Natalie Portman Had No Room For Error In V For Vendetta's Head Shaving Scene

Making a drastic hair change is a big thing in real life. Imagine doing something like that in front of a camera. There is no room for error when you're not using a wig. Of course, if you're a consummate professional like Natalie Portman, you take it all in stride and use what you're feeling for the shot. There is a pivotal scene in the film version of "V for Vendetta" in which her character Evey, who is taught to live without fear in a dystopian future, has her head shaved. The scene, amazingly, was done in a single take. 

In an interview with USA Today, Portman explained that this wasn't something she could do more than once. "It was a one-shot deal, and that was the most stressful thing about the experience." Really? The most stressful? This woman is as cool as a cucumber. I don't know how anyone could sit there, knowing what was about to happen, and be that relaxed about it. Of course, this was after the fact. 

'She loved it'

"V for Vendetta" director James McTeigue spoke to the publication about the scene as well, saying: 

"The first time I saw her about the role, I had her put her hair behind her head because I wanted to see what she looked like bald. That was the only conversation we had about it. She knew the day was coming. I put three cameras on her, made sure the clippers weren't stuck, and then we shaved her head. She loved it and kept rubbing her head."

I guess you have to embrace things like this. Portman is known for giving her all to roles (and wearing wild outfits and wilder hair — I'm thinking about the "Star Wars" prequels), and she certainly did here. In a way, it was probably more stressful for McTeigue to shoot a scene where there is no second take. Having a double do this and then using CGI (which obviously wasn't as advanced as it is now) to insert Portman's face would likely have been pretty expensive. I'm honestly surprised he only used three cameras.

It's certainly a scene that made an impact on audiences, and for a pivotal scene like this, it was a good thing they'd cast an actress who was willing to take it to the extreme. 

Evey's evolution in a single scene

The head-shaving scene is an evolution for Evey, taking away her vanity, her connection to her old life, and moving her forward into her new one. Everything is stripped away, leaving a warrior behind. It's a pivotal moment in the film, and a pivotal one also, in terms of shooting something that couldn't be redone. 

She told Charlie Rose of the one-shot scene, "I always feel like an ice skater or something when I talk about it. My one shot. My one shot at the gold."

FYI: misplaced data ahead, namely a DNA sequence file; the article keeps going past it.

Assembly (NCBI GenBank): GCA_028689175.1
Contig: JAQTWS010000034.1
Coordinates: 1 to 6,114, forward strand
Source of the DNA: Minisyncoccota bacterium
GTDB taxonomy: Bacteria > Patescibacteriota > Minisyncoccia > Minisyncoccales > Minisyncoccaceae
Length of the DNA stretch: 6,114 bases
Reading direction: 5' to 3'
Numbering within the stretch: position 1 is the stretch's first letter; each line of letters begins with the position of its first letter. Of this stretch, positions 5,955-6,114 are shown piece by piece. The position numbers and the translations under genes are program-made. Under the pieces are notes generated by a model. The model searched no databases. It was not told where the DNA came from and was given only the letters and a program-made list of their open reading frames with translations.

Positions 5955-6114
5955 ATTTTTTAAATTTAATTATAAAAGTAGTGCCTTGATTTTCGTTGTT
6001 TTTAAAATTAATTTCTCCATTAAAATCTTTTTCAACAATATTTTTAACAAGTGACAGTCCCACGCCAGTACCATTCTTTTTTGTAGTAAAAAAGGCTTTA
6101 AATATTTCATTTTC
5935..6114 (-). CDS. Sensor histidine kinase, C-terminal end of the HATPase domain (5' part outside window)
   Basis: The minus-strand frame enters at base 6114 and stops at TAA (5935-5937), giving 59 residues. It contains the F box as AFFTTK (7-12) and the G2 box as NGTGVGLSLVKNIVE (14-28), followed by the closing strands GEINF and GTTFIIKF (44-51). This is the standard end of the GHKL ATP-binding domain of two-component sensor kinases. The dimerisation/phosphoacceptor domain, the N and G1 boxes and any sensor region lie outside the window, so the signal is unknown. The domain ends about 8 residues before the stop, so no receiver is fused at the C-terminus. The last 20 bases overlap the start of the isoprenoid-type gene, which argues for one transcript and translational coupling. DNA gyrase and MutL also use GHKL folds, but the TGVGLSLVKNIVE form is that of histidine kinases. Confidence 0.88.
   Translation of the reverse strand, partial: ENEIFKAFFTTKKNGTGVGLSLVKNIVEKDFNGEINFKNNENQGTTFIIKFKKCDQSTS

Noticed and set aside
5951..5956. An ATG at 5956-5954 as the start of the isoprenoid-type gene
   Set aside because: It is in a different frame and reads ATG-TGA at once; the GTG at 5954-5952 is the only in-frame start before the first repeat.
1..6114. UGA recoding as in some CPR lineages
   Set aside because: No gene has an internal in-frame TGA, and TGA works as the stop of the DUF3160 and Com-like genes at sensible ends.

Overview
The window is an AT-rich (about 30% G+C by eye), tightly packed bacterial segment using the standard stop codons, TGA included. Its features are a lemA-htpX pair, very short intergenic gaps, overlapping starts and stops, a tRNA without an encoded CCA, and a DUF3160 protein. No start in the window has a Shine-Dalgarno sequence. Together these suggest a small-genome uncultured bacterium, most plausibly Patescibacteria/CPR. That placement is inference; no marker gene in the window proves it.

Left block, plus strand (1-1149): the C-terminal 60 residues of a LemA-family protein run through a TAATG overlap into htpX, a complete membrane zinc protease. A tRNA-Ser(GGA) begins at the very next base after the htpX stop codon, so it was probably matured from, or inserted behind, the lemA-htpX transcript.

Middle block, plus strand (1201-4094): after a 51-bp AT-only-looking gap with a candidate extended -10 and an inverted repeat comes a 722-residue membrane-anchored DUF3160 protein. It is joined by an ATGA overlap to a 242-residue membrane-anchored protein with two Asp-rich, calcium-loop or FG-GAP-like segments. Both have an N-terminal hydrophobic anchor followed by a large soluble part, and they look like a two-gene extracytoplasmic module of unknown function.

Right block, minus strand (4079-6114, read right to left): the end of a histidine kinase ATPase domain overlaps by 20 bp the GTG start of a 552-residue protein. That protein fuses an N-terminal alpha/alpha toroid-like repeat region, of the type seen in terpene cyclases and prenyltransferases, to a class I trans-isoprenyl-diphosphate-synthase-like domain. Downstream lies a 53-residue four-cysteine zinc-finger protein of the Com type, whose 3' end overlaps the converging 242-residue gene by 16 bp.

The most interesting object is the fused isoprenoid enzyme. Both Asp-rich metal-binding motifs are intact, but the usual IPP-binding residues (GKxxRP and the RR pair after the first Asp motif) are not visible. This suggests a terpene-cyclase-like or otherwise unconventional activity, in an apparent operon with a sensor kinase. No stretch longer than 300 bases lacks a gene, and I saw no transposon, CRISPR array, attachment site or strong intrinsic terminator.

She did say in a junket interview for the film with Chuck the Movie Guy, that, "Obviously hair is such a vanity thing for girls," though she stated again that it was really about the scene and the fear was about the one take. In fact, she said that they'd rehearsed the scene a number of times, with a bunch of men on the crew volunteering to have their heads shaved to test it all out.

When chatting with her co-star Hugo Weaving who played V in Moviefone Unscripted, that she had to prepare herself to "walk into work with hair and walk out without it." Still, she called it, "another scene in the movie, but I think the whole imprisonment part was definitely something I had to prepare for." She did concede, "It's very rare to be experiencing something in real life at the same time as your character, so that was a pretty unusual experience."

Unusual, brave, and powerful to watch, this scene defines Evey and the film, and brought Natalie Portman to the attention of millions. 

Don't screw this one up

Portman has spoken about the experience in a number of interviews, and how it fits into the larger narrative. She spoke to Charlie Rose when the film opened, talking about the entire film as a discussion about when violence is justified, and what makes someone a freedom fighter versus a terrorist. She spoke about Evey as moving from "someone who is too scared to speak her mind, her opinion, who loses her fear." That scene has a lot to do with that. 

She explained the character's film situation in an interview with CBR as well, saying: 

"I think it's because she starts off as this passive character, which is like the 'everyman,' who's just sort of like, 'The government's pretty horrible, but I'm just gonna try and keep my head down, go forward, go on with my life and let it work,' and she gets swept up into this by accident, and then slowly learns to understand the political situation and that she has to become active. So, it's a really exciting arc, someone getting their political consciousness."

In the film, as opposed to the graphic novel the film is based on, Evey isn't already in a desperate situation as a waif on the streets. She's middle class and comfortable, and in a way, this dissolution of her vanity when her hair is shaved is the thing that takes away her fear. She's lost an outward symbol of who she was, and now she is free to be someone new.